Hot on the trail of cellular metabolism - researchers unravel the function of cell proteins

03-04-2014 - Cells have a metabolism that can be altered according to its function and requirements. If cellular metabolism is disturbed, it can lead to disease of the entire organism. Researchers at the University of Veterinary Medicine, Vienna discovered that the uncoupling proteins UCP2 and UPC4 are involved in different types of cellular metabolism. The proteins provide information about the condition of cells. As a result, cell alterations can now be detected much earlier than was thus far possible. This research work was recently published in the PLOS ONE journal.

UCPs or uncoupling proteins are present in mitochondria, the powerhouse of each cell in the body. The functions of most of the five known UCPs remain mysterious (UCP2-UCP5), whereby only the distinct function for UCP1 has thus far been discovered. UCP1 is responsible for heat production when muscle activity is deficient such as is the case with babies and animals in hibernation. The research team at the Department of Physiology and Biophysics at the University of Veterinary Medicine in Vienna were able to provide a fundamental explanatory concept for the function of UCP2 and UPC4 for the first time. Each of these proteins are involved in different types of cell metabolism.

UCP2 in Stem Cells and Cancer Cells

In earlier studies of immune cells, lead author, Anne Rupprecht, had already shown that UCP2 could be involved in increased metabolism. Embryonic stem cells precisely exhibit such an increased metabolism, as they rapidly and continually divide, just like cancer cells. Rupprecht searched for various UCPs in embryonic stem cells of mice and in effect found UCP2. “Very high amounts of UCP2 even indicated an especially strong increase in metabolism. In other studies UCP2 had also already been detected in cancer cells”, according to Rupprecht.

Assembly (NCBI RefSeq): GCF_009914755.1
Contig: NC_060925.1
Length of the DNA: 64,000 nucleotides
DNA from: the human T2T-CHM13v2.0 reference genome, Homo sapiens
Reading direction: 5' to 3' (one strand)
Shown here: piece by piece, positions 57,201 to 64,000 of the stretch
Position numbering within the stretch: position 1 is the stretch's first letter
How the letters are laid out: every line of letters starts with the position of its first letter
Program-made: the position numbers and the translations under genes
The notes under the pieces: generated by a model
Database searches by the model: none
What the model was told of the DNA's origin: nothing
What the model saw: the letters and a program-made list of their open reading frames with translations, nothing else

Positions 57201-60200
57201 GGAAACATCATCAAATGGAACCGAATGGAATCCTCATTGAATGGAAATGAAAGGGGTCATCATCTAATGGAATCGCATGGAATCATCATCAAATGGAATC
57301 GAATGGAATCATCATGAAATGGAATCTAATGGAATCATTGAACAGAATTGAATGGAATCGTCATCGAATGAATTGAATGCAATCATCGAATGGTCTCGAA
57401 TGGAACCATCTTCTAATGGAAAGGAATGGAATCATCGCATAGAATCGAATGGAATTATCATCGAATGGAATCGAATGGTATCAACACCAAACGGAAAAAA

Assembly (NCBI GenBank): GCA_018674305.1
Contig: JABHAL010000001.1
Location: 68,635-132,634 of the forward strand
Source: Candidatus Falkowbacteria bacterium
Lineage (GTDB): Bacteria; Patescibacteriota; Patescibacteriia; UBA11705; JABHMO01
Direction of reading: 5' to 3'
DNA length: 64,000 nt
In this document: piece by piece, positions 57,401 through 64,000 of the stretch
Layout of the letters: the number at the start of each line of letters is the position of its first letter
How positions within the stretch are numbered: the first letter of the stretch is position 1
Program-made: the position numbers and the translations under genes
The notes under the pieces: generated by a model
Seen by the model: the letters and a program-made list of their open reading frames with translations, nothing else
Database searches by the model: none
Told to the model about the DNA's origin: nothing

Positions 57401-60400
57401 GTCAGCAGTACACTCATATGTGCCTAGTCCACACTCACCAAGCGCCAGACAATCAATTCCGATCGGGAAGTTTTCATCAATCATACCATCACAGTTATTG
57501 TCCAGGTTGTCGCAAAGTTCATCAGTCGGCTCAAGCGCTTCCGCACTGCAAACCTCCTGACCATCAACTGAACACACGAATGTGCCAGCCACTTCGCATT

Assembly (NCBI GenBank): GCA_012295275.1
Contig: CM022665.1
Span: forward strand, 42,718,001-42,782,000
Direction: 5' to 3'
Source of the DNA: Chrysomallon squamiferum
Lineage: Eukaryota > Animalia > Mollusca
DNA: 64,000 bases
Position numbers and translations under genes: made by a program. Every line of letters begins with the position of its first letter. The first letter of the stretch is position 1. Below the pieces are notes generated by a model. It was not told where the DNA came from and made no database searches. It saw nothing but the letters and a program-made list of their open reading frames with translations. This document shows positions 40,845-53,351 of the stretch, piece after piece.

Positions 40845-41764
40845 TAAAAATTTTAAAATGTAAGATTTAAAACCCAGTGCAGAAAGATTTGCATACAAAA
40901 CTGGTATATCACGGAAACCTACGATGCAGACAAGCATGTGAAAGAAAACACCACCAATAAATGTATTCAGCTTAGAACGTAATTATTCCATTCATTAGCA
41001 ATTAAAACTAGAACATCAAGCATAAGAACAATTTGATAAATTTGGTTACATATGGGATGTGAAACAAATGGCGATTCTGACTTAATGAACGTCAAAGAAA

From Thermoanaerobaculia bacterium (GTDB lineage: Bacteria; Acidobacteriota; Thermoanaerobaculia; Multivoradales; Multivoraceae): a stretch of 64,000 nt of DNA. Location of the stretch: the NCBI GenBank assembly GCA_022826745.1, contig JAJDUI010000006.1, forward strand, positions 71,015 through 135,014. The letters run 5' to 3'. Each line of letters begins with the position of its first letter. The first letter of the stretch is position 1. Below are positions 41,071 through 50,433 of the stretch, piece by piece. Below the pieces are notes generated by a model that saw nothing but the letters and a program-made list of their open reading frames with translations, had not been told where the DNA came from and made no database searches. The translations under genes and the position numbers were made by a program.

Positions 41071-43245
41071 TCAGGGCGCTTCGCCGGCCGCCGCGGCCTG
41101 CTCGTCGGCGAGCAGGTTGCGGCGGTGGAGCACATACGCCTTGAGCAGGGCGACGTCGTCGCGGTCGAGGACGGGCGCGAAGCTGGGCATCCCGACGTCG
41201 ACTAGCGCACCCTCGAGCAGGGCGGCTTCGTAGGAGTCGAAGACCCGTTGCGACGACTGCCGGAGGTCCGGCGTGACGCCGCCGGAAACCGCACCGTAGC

UCP4 in Nerve Cells

In contrast to UCP2, UCP4 is only found in nerve cells. Nerve cells have a completely different metabolism. They seldom divide, unlike stem cells and cancer cells. The research team of Prof. Elena Pohl therefore examines embryonic stem cells that differentiated to nerve cells in culture. On the basis of this model system, the researchers could show that UCP2 is still existent in the quickly reproducing stem cells, yet at the moment of differentiation are replaced by UPC4.

“In our work, we have examined the natural process of cell differentiation from stem cells to neurons. We know that metabolism changes during differentiation. The fact that we found UCP2 in one case and in the other UCP4 proves for the first time that these proteins are associated with varying types of cell metabolism”, specified Elena Pohl.

The researchers, for example, found only UCP2 in neuroblastoma cells - nerve cells that have malignant changes. UCP4, the usual protein of nerve cells was not detectable. UPC4 apparently got lost in the changed nerve cells that were on their way to becoming rapidly reproductive cancer cells.

UCPs for early detection of disease

Rupprecht describes the relevance of her work like this: “The composition of UCPs in the cells discloses information about their current condition. UCP2 could therefore give an indication at an early stage, if a cell is on the way to becoming a cancer cell. Even a classification of the tumor’s malignancy would eventually be possible. A faulty mechanism in the nerve cells could lead to a functional disorder and, for instance, to a neurodegenerative illness like Parkison’s disease.“

Lead author, Anne Rupprecht, presented her work to the scientific community during the annual conference of the Biophysical Society in San Francisco, California which was held in the middle of February 2014.

The paper titled “Uncoupling Protein 2 and 4 Expression Pattern during Stem Cell Differentiation Provides New Insight into their Putative Function” by Anne Rupprecht, Dana Sittner, Alina Smorodchenko, Karoline Hilse, Justus Goyn, Rudolph Moldzio, Andrea E. M. Seiler, Anja U. Bräuer und Elena Pohl, was published in the PLOS ONE journal.  [Link 1]DOI: 10.1371/journal.pone.0088474

 

 

Further information


 

Press Photo

A cell under the microscope. An orange ball that looks like the sun with solar flares.

Neuronal stem cells differentiated from embryonic stem cells under the microscope. (Photo: Anne Rupprecht/Vetmeduni Vienna)


 

Scientific Contact

Univ.-Prof. Dr.med. Elena Pohl
E-Mail to Elena Pohl  [Link 3]


 

Distributed by

Dr. Susanna Kautschitsch
T +43 1 25077-1153
E-Mail to Susanna Kautschitsch  [Link 4]